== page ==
Paul - N1ZF
the reason i only do CW for SOTA, including S2S, is that i need to be “ultralight” due to physical disability. With a QCX-mini, a DIY wire dipole, and a small battery, my whole radio gear weight is about 1 to 1.5 pounds.
I agree with previous comments. Except for those who do ‘hunt and pounce’ on S2Ss [a minority sport] most CW operators treat S2Ss as a bonus because they are time limited / weather limited / using QRP or CW-only or monoband rig / have no mic / don’t look at spots once QRV / no phone network / etc.
But the good news is you’re probably ready for CW QSOs before you realize …
Once you are comfortable receiving combinations of letters and numbers at 5wpm, you are ready to try SOTA CW QSOs. Most chasers will slow to or near your sending speed. The golden rule is: [tempting though it is] don’t send faster than you can receive. If they won’t slow down, ignore them, they will get bored and go away.
For a valid SOTA contact you and your chaser need only to exchange callsigns and reports. One is not required to record the reports in your uploaded SOTA logs [I don’t any more – logged reports became a ‘write-only memory’]. Purists will argue with me, but even if sometimes you mess up hearing or writing the incoming report, that’s okay [No one will know].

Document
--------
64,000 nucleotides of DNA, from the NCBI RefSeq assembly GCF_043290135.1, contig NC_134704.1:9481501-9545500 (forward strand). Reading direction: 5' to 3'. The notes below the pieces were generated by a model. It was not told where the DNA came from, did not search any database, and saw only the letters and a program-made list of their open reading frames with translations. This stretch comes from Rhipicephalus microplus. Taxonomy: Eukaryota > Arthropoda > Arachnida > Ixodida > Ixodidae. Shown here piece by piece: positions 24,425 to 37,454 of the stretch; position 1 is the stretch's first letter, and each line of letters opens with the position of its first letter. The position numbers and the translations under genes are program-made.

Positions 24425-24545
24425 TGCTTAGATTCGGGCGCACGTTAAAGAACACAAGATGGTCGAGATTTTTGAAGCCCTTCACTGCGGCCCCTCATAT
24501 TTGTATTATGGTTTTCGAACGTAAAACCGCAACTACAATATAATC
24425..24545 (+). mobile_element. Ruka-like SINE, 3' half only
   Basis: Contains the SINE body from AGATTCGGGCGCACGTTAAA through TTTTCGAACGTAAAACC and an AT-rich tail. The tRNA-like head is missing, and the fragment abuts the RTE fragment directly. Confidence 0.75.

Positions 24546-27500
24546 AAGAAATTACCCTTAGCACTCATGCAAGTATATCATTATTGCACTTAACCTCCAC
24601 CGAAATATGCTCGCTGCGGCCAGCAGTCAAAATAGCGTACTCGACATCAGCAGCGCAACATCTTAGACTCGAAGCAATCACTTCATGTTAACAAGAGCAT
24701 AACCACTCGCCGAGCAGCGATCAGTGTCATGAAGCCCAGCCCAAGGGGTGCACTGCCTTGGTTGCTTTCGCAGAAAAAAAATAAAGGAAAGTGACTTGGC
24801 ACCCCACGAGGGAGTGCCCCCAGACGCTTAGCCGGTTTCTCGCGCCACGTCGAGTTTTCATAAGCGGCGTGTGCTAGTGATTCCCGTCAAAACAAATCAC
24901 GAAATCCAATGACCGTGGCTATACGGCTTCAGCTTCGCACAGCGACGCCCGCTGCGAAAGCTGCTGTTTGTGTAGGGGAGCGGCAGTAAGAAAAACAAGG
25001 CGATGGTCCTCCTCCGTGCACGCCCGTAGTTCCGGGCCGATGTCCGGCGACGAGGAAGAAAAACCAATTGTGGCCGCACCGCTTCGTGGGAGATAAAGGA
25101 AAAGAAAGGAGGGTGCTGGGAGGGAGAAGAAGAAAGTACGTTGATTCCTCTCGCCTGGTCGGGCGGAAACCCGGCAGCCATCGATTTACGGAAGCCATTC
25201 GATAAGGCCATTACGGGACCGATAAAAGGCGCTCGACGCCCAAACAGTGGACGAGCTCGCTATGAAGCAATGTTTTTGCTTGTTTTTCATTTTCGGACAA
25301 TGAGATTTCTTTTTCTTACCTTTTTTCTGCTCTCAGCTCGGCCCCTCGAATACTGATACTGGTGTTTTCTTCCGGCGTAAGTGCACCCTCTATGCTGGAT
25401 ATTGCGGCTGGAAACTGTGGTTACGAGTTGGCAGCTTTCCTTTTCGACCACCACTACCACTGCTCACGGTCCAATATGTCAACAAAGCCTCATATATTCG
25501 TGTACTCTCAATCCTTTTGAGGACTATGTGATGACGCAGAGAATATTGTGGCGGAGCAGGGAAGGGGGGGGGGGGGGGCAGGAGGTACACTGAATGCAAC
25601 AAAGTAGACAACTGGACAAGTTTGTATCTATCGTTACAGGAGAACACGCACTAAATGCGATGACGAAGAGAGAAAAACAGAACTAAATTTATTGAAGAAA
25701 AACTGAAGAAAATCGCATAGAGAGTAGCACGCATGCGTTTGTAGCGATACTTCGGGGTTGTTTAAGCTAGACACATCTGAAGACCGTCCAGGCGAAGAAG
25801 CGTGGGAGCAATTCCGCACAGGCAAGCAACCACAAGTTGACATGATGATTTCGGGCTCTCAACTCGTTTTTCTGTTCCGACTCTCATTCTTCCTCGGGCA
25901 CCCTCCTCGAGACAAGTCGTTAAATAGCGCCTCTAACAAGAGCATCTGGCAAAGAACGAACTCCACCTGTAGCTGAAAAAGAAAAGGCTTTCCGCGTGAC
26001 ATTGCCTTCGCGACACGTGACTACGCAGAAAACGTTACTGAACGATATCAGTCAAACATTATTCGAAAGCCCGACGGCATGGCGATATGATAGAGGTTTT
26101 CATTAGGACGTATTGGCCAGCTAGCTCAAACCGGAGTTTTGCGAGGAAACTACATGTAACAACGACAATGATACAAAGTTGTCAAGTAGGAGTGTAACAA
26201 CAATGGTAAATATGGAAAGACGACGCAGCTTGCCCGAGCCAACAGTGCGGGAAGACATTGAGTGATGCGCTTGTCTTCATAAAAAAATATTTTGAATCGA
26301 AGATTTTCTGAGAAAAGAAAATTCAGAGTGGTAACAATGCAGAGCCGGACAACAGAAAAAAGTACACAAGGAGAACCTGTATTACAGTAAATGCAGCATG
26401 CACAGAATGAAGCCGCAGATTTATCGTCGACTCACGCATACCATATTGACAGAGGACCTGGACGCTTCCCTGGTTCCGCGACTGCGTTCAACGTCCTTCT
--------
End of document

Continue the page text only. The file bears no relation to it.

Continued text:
Focus on getting callsigns correct. If you mangle writing down his/her SOTA reference you can always look it up when you get home [using the SOTA Spots Settings – Spots in last 24 hours]. With practice, you won’t need to do that.
You don’t need to add or understand any of the usual pleasantries most of us add (like “ga” “tks” “73”). The contact can be very brief. In fact, other chasers waiting in a pile-up will be grateful for your brevity.
Remember, “Perfect is the enemy of Good” – don’t wait until you can copy ragchews 100% - and don’t worry about making mistakes – we all do.
Good luck, Andy G8CPZ / M0ALC
I’m still a beginner at CW and have found if I start an activation on SSB then I tend to stay on SSB as I keep putting off the change to CW.
The answer for me is to start on CW and work on that mode, typically changing to VHF/UHF voice modes at the end to contact local chasers.
I don’t normally actively chase S2S contacts but will occasionally. An exception recently was the Trans-Atlantic QSO Party where I chased S2S from the outset. This was using CW but only because I couldn’t hear anyone in NA using SSB.
But as others have said it can be hard breaking into an SSB pile-up using QRP. It takes patience and sitting on a cold summit my patience threshold is shorter than when trying the same from the warm shack.
I have many qrp cw only rigs but, most of the time I use my reliable KX2.
I almost never spot myself on SSB mode but I really enjoy chasing S2S so if I’m with my KX2 and see an activator that I am almost sure to be heard by him like you on 40m, I give it a try but unfortunately, 10w on voice isn’t always easy.